San Jose State University students say the school is failing to provide emergency housing for those in need.
The university agreed this week to extend its one-semester, 12-bed emergency program indefinitely, but students say they have to jump through hoops to receive services.
“Requiring students to take out loans is making it impossible to get an emergency bed,” Lana Gomez, president of the Student Homeless Alliance, said at a news conference on campus Wednesday.
Gomez claims the school told her to maximize her loans in order to receive emergency housing, which is why only one bed has been used this semester with more than 100 students asking for housing. She said the university must end this policy.
She said the university agreed to give students 48 hours of emergency shelter before asking them to maximize their loans, but thinks that’s not good enough.
In 2021, there were at least 4,000 unhoused students, about 11% of the student body, said SJSU professor Scott Myers-Lipton. The problem is getting worse. A recent survey revealed 41.5% of respondents experienced housing insecurity.
“We have to get it right for these students,” he told San José Spotlight.
Students can apply for a bed through SJSU Cares, a program dedicated to helping students receive basic needs. The Student Homeless Alliance has fought for years to have beds provided for homeless students.
University spokesperson Kenneth Mashinchi said SJSU does not require students to take out a loan to receive short-term emergency housing.
“If students require a long-term housing solution, our SJSU Cares case managers work with the student to develop an action plan to ensure an educational funding plan is in place,” he told San José Spotlight. “In some cases, this may include the common practice of taking out loans to pay for expenses, like housing, that are part of the college investment.”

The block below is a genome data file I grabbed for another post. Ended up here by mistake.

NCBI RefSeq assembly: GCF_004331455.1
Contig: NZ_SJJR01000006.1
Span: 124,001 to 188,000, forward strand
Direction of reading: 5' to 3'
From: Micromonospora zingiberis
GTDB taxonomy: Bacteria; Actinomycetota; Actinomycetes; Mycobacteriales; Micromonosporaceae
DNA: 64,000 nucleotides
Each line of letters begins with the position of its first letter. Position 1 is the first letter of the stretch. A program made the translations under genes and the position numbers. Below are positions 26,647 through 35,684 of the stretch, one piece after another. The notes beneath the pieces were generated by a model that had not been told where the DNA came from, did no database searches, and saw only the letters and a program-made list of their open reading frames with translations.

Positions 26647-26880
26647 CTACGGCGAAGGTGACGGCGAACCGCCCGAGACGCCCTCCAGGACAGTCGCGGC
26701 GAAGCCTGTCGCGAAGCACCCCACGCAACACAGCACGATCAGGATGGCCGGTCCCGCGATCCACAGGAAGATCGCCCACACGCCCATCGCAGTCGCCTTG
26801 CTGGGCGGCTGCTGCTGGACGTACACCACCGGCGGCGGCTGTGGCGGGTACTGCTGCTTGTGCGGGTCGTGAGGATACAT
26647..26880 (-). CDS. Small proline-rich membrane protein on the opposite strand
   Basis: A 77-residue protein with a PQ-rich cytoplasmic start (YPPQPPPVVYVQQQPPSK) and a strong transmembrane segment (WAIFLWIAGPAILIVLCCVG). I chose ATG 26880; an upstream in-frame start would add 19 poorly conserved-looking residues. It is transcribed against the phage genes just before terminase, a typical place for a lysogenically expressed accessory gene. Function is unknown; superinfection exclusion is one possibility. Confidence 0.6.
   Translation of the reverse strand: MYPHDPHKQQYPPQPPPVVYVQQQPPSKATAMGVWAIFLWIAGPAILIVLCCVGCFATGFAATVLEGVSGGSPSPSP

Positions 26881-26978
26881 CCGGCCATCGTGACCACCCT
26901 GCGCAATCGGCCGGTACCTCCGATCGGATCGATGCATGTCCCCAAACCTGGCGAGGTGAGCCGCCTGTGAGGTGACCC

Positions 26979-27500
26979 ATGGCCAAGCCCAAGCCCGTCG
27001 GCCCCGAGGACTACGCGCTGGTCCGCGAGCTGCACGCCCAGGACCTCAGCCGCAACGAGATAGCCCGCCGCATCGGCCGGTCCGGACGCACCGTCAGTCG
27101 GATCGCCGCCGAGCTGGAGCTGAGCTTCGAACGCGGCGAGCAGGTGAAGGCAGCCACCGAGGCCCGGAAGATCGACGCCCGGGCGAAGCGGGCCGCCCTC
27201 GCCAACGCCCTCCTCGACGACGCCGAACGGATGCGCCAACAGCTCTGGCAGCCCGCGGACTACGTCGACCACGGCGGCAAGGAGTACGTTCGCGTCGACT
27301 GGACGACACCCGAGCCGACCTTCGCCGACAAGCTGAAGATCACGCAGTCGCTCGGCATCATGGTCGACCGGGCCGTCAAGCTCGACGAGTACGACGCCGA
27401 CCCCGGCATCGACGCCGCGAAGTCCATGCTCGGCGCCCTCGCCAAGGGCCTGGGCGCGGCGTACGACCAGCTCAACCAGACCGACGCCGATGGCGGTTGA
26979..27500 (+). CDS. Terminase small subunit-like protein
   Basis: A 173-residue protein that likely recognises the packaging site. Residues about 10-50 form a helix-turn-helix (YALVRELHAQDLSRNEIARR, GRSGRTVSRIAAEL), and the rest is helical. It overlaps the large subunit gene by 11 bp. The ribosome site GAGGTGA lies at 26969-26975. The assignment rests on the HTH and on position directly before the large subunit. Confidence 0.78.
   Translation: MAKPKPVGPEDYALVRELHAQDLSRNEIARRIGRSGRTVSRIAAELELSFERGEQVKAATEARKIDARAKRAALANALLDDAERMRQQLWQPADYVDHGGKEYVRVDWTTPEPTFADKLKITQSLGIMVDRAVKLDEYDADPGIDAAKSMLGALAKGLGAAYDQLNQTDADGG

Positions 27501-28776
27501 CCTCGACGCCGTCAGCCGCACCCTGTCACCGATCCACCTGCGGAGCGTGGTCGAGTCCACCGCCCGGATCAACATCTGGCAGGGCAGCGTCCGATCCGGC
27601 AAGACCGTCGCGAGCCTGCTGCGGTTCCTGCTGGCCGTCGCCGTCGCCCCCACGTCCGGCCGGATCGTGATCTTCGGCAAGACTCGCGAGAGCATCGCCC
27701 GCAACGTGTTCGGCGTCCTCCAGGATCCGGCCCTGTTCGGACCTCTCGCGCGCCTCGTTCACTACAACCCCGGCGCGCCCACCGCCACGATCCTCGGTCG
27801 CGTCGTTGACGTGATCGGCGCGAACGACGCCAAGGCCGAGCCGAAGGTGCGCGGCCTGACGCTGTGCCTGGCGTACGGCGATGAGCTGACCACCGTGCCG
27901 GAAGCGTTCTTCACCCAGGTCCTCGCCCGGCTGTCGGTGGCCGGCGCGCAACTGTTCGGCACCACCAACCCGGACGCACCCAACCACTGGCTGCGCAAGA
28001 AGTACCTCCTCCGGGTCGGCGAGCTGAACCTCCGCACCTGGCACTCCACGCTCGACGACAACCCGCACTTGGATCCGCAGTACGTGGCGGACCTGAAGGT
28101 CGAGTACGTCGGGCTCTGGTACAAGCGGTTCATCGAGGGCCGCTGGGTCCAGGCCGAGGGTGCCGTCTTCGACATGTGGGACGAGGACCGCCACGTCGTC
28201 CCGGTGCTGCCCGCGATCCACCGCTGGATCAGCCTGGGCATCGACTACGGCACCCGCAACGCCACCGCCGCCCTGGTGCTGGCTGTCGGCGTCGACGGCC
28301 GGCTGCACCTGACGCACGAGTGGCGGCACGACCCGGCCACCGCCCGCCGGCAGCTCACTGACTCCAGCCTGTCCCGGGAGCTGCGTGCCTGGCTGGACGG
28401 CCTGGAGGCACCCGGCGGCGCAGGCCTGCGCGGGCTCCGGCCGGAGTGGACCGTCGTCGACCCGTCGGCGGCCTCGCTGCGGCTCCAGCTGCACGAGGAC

SJSU Cares, which provides resources and services for students facing financial crisis, received 184 requests for assistance in 2020-21 and 156 requests this fall, with 103 being for housing and homeless resources. Mashinchi said between July and September, the university provided 85 days of temporary emergency housing: 60 through University Housing Services and 25 using a hotel voucher program.
According to a 2020 agreement between the university and Student Homeless Alliance, all students who ask for a bed are supposed to receive one.
“It’s impossible to achieve this with the existing student loan policy,” Gomez said, adding that three women told her they are at risk of dropping out because of it.
Making it even more difficult for students seeking assistance are questions regarding citizenship. Student Sammi Shinagawa said this shouldn’t be required of students seeking safe places to sleep.
“The basic needs of the student body should be prioritized,” she said. “Instead of broken promises, we want to see action towards change, hard dates, open communication with our students and efforts made towards helping the struggling population of housing insecure at San Jose State that is ever growing.”
Mashinchi said the university asks citizenship status to determine if students who are undocumented might qualify for additional help.
The Student Homeless Alliance is also asking for a total restructuring of a committee that assesses student needs, exit interviews showing why students were denied services, a new SJSU Cares website and a mobile app.
“If we had an exit interview, we could understand why over 100 students asked for housing at SJSU Cares so far this semester but only one bed has been utilized,” Shinagawa said. “We have no idea why students are being denied their basic needs or if they’re getting the help that they require… or how effective our efforts have been.”
The alliance previously demanded 10 safe overnight parking spaces and grants for students for emergency housing. A 2019 San José Spotlight report revealed the university offered emergency housing to only six students.
Sparky Harlan, CEO of the Bill Wilson Center, said California requires housing first for any institution that receives state funding, but the university isn’t doing that.
“An emergency shelter should be full,” she said. “What’s the purpose of keeping your center empty? To make the homeless disappear. This university is trying to tell you they have no homeless students.”
Harlan said asking homeless students to maximize loans means they accrue debt and are still homeless.
“We’ve seen more homeless graduate who’ve maximized loans here than any other school,” she said. “You can’t require loans for people who are homeless.”
Contact Lorraine Gabbert at [email protected]